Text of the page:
“The feedback we got from the Cost Report Scrutineers was a very valuable one, as they helped us realize what and where we can improve, while also giving us important insights into the way we work and interact with each other and how we organize ourselves. We’re really excited to turn this new knowledge into action because it will also prove so valuable for our next year’s Cost Report. As for the second part of the feedback, the judges were amazed by the fact that we had considered in our CBOM the cost of welding gas and how this also adds a cost to the welding process. They said that we were one of the very few teams that thought about this and, I’m not going to lie, we felt amazing. The overall experience was great, but that last remark the judges made was the cherry on top.”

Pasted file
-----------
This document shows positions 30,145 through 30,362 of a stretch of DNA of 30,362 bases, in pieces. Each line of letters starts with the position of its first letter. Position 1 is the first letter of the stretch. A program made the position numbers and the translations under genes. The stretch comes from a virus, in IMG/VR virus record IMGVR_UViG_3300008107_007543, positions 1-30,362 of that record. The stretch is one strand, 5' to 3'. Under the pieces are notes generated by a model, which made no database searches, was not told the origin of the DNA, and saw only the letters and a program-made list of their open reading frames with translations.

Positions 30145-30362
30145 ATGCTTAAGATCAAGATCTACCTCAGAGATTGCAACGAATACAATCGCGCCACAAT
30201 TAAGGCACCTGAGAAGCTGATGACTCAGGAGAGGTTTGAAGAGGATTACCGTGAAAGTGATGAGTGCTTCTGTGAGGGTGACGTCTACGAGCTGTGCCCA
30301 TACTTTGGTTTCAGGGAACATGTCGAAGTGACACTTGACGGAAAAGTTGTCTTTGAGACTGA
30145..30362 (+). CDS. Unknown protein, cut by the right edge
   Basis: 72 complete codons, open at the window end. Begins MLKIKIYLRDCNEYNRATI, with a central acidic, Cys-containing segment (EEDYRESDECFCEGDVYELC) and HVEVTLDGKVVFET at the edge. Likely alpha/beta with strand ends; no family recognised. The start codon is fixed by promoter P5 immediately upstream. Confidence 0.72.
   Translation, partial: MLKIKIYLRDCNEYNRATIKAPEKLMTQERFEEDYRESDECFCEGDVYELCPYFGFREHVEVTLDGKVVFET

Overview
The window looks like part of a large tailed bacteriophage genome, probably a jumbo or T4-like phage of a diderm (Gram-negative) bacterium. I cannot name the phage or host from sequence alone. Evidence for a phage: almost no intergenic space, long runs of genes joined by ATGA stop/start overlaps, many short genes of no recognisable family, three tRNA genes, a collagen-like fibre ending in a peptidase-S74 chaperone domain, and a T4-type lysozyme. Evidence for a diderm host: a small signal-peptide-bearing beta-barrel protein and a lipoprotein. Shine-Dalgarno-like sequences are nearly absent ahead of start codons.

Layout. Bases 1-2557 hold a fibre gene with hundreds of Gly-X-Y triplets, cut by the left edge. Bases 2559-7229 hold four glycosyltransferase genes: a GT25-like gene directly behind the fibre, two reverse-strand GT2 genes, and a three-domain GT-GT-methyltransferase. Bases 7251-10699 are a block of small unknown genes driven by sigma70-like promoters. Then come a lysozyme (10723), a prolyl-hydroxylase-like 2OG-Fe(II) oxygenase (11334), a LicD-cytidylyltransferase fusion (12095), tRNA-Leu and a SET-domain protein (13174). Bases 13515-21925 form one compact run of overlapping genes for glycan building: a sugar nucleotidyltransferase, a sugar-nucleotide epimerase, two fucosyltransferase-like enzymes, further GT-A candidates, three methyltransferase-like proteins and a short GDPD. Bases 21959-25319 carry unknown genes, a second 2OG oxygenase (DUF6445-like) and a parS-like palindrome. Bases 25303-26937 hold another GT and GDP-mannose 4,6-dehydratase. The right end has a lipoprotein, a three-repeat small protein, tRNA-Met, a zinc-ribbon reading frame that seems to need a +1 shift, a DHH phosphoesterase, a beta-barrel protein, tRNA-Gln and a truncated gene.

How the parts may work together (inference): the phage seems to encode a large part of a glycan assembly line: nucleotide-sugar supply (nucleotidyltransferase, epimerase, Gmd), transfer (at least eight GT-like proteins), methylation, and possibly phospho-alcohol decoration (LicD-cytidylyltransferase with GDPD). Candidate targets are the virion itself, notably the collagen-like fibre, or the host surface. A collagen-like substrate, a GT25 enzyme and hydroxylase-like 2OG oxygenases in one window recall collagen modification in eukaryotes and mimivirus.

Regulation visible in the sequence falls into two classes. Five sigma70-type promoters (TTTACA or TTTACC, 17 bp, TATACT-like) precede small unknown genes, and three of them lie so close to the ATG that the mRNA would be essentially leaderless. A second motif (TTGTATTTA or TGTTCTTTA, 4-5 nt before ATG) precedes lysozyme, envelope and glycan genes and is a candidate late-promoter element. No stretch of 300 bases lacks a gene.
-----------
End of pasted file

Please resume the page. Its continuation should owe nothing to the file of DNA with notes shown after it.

We continue to work on the vehicle, as we're being fueled by motivation and a strong will to finish what we started. The deadline is the end of the year, and we want to celebrate a great year of work by hearing that engine roar. For us and the current generation of UPB Drive alumni, all that we do, build, design, or teach, the connections we establish, and the networks we continuously create, is a form of legacy for the future members of our team and a mark (even so little) that we will leave in Formula Student history.